How To Have A Successful Rose Bowl Flea Market Trip

 

Remember going to Toys ‘R’ Us as a kid, and how amazing it was, because everything you ever dreamed of was all in one store? (You want to bake edible gummy spiders? Sure! Head over to the “science” section. Want a puzzle of Peru? OK! That’s in Aisle 5!) It was like upon entering the store, your heart literally exploded in happiness, and then was glued back together with toys.

Well the Rose Bowl flea market in Pasadena is kind of like a Toys ‘R’ Us, but for adults. It’s one of the largest and best flea markets on the west coast, and it’s also where I spent this past weekend with E.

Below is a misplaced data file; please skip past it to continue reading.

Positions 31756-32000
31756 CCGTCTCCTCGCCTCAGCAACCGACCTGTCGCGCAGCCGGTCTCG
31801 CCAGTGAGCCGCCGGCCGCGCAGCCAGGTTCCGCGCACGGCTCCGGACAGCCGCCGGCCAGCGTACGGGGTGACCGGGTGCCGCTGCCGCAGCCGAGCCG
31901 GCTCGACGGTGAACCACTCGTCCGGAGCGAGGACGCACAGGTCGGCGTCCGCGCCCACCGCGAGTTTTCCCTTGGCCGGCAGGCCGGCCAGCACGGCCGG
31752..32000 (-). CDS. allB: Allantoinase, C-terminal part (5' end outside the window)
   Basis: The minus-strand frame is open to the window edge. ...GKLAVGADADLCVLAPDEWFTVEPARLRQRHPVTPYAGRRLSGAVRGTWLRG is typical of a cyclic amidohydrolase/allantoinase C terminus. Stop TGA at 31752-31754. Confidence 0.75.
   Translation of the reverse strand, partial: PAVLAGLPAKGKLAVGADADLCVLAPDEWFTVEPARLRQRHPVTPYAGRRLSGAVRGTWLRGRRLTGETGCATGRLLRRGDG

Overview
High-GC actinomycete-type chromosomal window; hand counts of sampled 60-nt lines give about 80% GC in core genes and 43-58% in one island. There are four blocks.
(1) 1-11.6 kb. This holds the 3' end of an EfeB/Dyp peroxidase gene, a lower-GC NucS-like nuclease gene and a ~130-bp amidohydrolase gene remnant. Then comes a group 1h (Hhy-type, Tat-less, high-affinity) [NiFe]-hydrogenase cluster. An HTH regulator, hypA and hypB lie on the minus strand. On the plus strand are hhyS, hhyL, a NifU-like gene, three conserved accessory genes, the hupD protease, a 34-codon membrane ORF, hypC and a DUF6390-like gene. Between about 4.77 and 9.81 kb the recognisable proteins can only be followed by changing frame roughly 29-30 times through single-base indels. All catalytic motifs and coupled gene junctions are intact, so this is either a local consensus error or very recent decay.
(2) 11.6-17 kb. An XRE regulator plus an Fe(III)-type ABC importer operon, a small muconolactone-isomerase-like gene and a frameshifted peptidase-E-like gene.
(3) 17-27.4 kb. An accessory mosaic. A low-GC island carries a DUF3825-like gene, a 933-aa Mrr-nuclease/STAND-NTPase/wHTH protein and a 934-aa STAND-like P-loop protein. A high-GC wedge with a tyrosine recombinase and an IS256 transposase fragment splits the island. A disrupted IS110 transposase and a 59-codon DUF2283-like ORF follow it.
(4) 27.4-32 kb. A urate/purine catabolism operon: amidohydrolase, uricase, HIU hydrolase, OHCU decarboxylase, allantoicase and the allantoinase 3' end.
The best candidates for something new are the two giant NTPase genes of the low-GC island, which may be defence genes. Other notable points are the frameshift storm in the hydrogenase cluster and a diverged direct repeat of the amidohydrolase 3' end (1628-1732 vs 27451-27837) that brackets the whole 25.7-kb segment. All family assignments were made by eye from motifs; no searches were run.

Rose Bowl Flea Market

 

We needed a new kitchen table. And a couch. And a coffee table. And THINGS. So, naturally, we decided to try out the flea market, because all of those things do live there. (Even if, in hindsight, that doesn’t necessarily mean that we’re going to like the look of them all.)

I had been to the market before, another time with E, when we weren’t looking for anything, but just wanted to poke around. I left with nothing, except a sense of relief at having left. (The crowds at the market are… intense, to say the least.) But that was a long time ago, and we needed THE THINGS, so we decided to try it out again.

Barbie Bin At The Flea Market

Now that I’ve been a second time, I really did learn a lot of what TO DO and NOT TO DO. If you ever plan on attending, here are some things you must know:

  • Get to the flea market by 9 a.m. The market is so much less crowded around that time, which means you’ll be able to see everything without getting claustrophobic in the massive crowds that hit around noon.